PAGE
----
DG MARTIN COLUMN: Omar – slave and scholar
Published 3:11 pm Monday, July 31, 2023
What should we teach young students about slavery and its place in North Carolina history?
Should we follow the example of Florida where new standards for teaching junior high students suggest that slavery’s benefits be included?
For instance, a discussion of the jobs enslaved people performed in agricultural work, painting or blacksmithing should show how “slaves developed skills which, in some instances, could be applied for their personal benefit.”
I wonder how the Florida teachers would deal with the story of Omar ibn Said, a scholar of Islam, who was captured and taken from his African home in what is Senegal, brought to the slave market in Charleston, South Carolina in 1807, and sold.
Ultimately, he was acquired by James Owen, a prominent planter and brother of a governor of North Carolina. Omar lived with his family in Bladen County, Wilmington and Fayetteville.
Omar was fluent in Arabic. He wrote numerous short pieces in Arabic as gifts for the friends of the Owens and a short autobiography.
Omar’s situation caught the attention of people in pre-Civil War North Carolina, and a long article about him was published in the North Carolina University Magazine dated September 1854. It referred to Omar as Uncle Moreau.
Here is a portion of that article. “At the time of his purchase by Gen. Owen, Moreau was a staunch Mohamedan, and the first year at least kept the fast of Ramadan, with great strictness. Through the kindness of some friends, an English translation of the Koran was procured for him, and read to him, often with portions of the Bible. Gradually he seemed to lose his interest in the Koran, and to show more interest in the sacred Scriptures, until finally he gave up his faith in Mohammed, and became a believer in Jesus Christ. He was baptized by Rev. Dr. Snodgrass, of the Presbyterian Church in Fayetteville, and received into the church. Since that time, he has been transferred to the Presbyterian Church in Wilmington, of which he has long been a consistent and worthy member. There are few Sabbaths in the year in which he is absent from the house of God.”
According to this report, “Moreau has never expressed any wish to return to Africa. Indeed, he has always manifested a great aversion to it when proposed, changing the subject as soon as possible.”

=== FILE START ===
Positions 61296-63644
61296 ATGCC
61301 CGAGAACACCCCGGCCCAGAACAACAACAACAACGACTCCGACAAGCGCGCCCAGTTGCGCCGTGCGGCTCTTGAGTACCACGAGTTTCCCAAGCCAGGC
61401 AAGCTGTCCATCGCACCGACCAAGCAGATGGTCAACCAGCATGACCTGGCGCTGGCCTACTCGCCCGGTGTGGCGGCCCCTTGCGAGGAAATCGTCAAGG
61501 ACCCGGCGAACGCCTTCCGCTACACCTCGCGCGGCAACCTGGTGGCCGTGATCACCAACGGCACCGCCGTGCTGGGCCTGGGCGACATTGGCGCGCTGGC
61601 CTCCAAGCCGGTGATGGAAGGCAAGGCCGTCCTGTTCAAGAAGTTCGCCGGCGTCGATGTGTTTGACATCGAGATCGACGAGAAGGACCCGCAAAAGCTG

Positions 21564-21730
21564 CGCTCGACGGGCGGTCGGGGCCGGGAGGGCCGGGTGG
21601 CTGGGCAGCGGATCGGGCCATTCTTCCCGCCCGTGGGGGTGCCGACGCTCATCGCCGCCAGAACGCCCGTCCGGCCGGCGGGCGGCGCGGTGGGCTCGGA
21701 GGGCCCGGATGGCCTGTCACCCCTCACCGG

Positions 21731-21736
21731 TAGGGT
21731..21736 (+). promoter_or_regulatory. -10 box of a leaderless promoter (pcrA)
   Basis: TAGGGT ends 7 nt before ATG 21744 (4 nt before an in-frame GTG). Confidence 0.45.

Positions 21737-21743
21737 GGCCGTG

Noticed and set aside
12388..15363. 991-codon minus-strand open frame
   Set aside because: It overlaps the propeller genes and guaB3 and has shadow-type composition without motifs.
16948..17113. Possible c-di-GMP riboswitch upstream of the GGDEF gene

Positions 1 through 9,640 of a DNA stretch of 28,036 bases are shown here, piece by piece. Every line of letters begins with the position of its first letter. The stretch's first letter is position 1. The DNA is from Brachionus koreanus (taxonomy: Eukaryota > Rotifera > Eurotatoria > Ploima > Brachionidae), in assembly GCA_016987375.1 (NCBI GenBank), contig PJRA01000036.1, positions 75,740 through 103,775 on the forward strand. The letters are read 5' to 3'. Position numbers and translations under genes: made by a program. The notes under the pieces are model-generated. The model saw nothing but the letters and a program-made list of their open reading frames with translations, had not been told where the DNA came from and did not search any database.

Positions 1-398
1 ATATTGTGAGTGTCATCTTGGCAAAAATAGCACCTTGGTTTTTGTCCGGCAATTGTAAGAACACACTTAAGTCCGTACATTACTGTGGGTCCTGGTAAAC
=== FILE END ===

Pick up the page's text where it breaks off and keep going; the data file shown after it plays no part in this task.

Last summer, Omar’s life was the subject of a Pulitzer Prize winning opera co-composed by Rhiannon Giddens, Greensboro native and formerly lead singer in the popular performing group Carolina Chocolate Drops.
Later in August UNC Press will publish “I Cannot Write My Life: Islam, Arabic, and Slavery in Omar ibn Said’s America” by Mbaye Lo, associate professor of the practice of Asian and Middle Eastern studies and international comparative studies at Duke University, and Carl W. Ernst, William R. Kenan Jr. Distinguished Professor Emeritus at the University of North Carolina at Chapel Hill.
Lo and Ernst have assembled the available writings by Omar, including his attempt to write his autobiography. They have carefully translated his work from the Arabic into English.
They explain why Omar asserts that “I Cannot Write My Life.” There are several reasons. One is that there is no audience for his Arabic writing. Another reason, according to Lo and Ernst, is that a slave who has been commanded to write by a master cannot write for himself.
Omar is also conscious of his own diminished abilities. He writes, “I cannot write my life, I forget too much about my [tribal] language along with the Arabic language. I read now little grammar and little language. O my brothers, I beg you in the name of God, do not blame me, for my eyes are weak and so is my body.”
Lo and Ernst demonstrate that throughout his life Omar remained attached to the Islam he learned as a child and a young man. He may have attended the Presbyterian Church, but for Omar it was Islam that guided his writing and his life.
D.G. Martin, a retired lawyer, served as UNC-System’s vice president for public affairs and hosted PBS-NC’s “North Carolina Bookwatch.”